Josh Mettle: Very nice, very cool. All right, I always know when we run out of time, and I’ve got through my questions it is an excellent interview, so I want to keep moving. Myth number 8, and this was possibly the hardest for me to learn personally as I began accumulating rental properties. One day I had the realization as we were sitting down, going over our monthly profit and losses for our rental properties that my monthly debt on those properties, the debt service on those mortgages was greater than my personal non-rental income. That was kind of a scary moment, and so Garrett, I want you just to volley this one back at me. Obviously, we know debt is bad, debt is dangerous, and debt is scary. We should keep out of it altogether, right?
Garrett Gunderson: What? Well, check this out. We have to define debt first of all because everyone, it’s kind of like you know how there’s a tissue and there’s Kleenex, and one of them is a brand, but we kind of refer to them either way, and they both mean the same thing. That’s maybe not the best example, but we do the same thing with debt and loan. We confuse debt and loan, and so here’s the technical definition of debt by generally accepted accounting principles, by textbook definition, debt is simply when we look at a balance sheet, which is your assets and your liabilities. If you have more liabilities than assets, that’s called debt. That is a bad place to be. You know it means than you owe more than you have if you liquidate everything. That’s scary. That’s something to definitely avoid, but when you have more assets than you have liabilities, you actually have equity, more assets than liabilities is equity. Let’s just say that you have a neighbor and they’re like, “We need to sell our home today. We’re willing to sell it for half of the appraised value.” If you have to get a loan to buy that home, are you in equity or are you in debt? I would say you’re in equity if you bought it for half of the appraised value.
Josh Mettle: Absolutely.
Garrett Gunderson: Yet most people would call it that they just get debt. They actually just got 50 percent equity, but they do have a loan. One of the things that I’m really careful about my language is when I have a loan, I call it a loan. I don’t call it debt. I call it a loan. It’s a loan. It would only be debt if that loan has an asset that’s worth less than the loan attached to it. Let’s say someone bought a home, the market goes down sharply. Yeah, that could easily be they’re in debt because maybe they financed at 95 percent or 100 percent in the old days, right? Today, it’s maybe more like 90 percent or 80 percent even or less depending on the size of the loan.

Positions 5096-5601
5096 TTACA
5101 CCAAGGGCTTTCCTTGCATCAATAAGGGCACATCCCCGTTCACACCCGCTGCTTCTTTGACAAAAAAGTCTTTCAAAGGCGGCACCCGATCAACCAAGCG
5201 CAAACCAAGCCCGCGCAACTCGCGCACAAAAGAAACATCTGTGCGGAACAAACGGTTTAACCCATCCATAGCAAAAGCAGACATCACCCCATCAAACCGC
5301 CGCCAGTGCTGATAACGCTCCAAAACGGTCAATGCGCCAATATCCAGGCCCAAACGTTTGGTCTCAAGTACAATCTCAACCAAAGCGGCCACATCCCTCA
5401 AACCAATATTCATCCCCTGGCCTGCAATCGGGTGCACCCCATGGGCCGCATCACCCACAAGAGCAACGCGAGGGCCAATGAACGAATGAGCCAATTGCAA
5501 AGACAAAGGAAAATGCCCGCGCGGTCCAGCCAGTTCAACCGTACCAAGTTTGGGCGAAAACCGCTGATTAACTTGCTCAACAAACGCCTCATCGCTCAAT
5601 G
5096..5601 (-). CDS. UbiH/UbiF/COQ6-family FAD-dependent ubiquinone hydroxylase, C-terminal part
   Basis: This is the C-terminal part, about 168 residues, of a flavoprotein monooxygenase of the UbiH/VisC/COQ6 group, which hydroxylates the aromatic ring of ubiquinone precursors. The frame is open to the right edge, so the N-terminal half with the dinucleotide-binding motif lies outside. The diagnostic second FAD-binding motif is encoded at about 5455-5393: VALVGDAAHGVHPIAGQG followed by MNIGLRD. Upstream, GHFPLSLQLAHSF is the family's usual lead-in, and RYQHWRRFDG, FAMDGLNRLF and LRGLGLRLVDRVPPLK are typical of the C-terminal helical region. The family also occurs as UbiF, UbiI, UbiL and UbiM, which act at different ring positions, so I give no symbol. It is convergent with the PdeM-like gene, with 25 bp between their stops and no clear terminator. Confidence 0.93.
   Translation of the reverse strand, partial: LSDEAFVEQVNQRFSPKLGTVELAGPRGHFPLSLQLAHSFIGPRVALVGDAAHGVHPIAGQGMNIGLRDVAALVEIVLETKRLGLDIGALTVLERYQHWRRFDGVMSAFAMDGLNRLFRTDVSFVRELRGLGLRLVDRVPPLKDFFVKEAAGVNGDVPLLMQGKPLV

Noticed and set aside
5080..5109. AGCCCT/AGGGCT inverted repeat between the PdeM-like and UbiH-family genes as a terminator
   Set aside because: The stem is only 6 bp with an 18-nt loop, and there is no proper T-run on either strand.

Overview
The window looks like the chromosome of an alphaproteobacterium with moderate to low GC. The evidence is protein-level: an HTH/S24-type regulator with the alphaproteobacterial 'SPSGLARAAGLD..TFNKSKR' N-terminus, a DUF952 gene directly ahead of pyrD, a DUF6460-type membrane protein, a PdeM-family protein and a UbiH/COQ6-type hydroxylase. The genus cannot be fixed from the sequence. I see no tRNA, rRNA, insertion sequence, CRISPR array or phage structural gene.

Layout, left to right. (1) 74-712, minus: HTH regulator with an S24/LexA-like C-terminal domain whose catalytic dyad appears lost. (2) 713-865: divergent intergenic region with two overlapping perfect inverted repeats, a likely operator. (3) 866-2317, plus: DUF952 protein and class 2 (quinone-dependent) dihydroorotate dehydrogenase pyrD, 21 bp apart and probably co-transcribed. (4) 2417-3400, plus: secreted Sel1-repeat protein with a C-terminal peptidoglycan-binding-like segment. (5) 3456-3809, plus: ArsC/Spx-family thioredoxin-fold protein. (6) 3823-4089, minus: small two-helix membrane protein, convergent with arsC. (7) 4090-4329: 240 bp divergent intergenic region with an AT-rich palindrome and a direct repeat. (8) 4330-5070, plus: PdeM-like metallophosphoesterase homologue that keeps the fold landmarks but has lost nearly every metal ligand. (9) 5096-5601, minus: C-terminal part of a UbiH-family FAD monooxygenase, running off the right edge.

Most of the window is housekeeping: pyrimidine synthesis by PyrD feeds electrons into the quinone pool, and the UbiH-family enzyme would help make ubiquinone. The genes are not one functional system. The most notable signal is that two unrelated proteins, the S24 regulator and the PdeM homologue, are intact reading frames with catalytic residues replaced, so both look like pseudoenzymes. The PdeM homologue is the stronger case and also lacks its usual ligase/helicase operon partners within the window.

We really have to define debt as we owe more than what we have. When we have more than what we owe, we need to remember that’s called equity and that a loan is simply a tool that is the creation of liability that could be attached to an asset. Here’s a couple quick rules. You don’t borrow money to consume. That’s one of the ways to stay out of debt. Don’t go borrow money for an elaborate trip. Don’t go borrow money for a television. Those kinds of things, they aren’t really assets. They’re either be you have nothing to show for it, you have depreciating asset that no one is going to buy for what you paid for it, so if you borrow to consume, you’re in debt.
It isn’t necessarily bad to borrow to get an asset. Maybe you buy the building that you’re in. Maybe you buy some equipment that’s going to help you be productive, but when you look at those kind of things that doesn’t necessarily put you in debt, it simply creates a liability. It’s only debt if the asset is worth less than the liability. That is actually traditional accounting that would back me up. It’s just that in our language and in our culture, in our community, we’ve confused and collapsed debt and loan or debt and liability to be the same thing, but it’s not.
Josh Mettle: Well said. I was obviously throwing that out at you because I wanted you to really explain that whole piece.
Garrett Gunderson: All right.